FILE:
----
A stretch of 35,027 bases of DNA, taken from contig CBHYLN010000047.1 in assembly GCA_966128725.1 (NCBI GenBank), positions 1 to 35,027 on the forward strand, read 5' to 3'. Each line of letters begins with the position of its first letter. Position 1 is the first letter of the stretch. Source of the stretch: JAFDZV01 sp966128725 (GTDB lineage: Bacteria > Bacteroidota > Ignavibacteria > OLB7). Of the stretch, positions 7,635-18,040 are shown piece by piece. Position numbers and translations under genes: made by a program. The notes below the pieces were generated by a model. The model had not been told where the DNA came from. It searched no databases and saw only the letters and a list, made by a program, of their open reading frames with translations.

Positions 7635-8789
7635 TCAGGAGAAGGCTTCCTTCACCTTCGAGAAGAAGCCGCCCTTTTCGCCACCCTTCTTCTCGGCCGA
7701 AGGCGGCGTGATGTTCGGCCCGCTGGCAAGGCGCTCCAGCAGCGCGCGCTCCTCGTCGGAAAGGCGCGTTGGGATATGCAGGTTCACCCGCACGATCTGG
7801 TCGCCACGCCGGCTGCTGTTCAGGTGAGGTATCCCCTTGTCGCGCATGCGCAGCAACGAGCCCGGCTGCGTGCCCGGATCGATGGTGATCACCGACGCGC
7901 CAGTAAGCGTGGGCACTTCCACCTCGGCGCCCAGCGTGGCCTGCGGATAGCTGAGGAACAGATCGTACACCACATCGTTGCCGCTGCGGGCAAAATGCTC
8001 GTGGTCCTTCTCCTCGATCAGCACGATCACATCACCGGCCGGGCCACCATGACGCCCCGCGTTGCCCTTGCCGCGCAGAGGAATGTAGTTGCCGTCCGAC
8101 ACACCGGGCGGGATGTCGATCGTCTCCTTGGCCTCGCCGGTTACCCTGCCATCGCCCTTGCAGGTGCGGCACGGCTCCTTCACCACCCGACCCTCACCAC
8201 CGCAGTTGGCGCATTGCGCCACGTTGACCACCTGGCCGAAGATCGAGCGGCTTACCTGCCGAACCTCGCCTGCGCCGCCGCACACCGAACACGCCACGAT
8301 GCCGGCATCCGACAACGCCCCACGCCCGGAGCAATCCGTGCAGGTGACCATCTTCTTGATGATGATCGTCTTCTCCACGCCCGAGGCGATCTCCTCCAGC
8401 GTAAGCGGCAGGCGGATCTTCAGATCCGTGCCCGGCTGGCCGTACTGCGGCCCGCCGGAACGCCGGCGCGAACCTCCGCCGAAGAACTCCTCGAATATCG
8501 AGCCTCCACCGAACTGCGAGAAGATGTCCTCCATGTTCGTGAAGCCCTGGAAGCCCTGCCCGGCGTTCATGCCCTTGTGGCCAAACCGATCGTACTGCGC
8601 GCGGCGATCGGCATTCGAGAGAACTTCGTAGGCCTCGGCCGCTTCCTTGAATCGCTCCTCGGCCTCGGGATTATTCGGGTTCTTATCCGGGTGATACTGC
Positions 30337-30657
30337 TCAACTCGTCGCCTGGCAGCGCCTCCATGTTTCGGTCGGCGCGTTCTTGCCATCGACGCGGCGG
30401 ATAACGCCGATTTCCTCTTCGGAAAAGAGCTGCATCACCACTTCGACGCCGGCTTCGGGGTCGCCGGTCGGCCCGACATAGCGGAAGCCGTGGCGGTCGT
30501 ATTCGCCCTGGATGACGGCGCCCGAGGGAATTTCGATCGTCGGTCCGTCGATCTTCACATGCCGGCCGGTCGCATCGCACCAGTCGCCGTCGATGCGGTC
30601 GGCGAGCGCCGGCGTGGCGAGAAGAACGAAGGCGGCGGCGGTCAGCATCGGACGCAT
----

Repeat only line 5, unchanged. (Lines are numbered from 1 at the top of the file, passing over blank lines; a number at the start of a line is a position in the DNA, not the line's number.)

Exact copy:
7801 TCGCCACGCCGGCTGCTGTTCAGGTGAGGTATCCCCTTGTCGCGCATGCGCAGCAACGAGCCCGGCTGCGTGCCCGGATCGATGGTGATCACCGACGCGC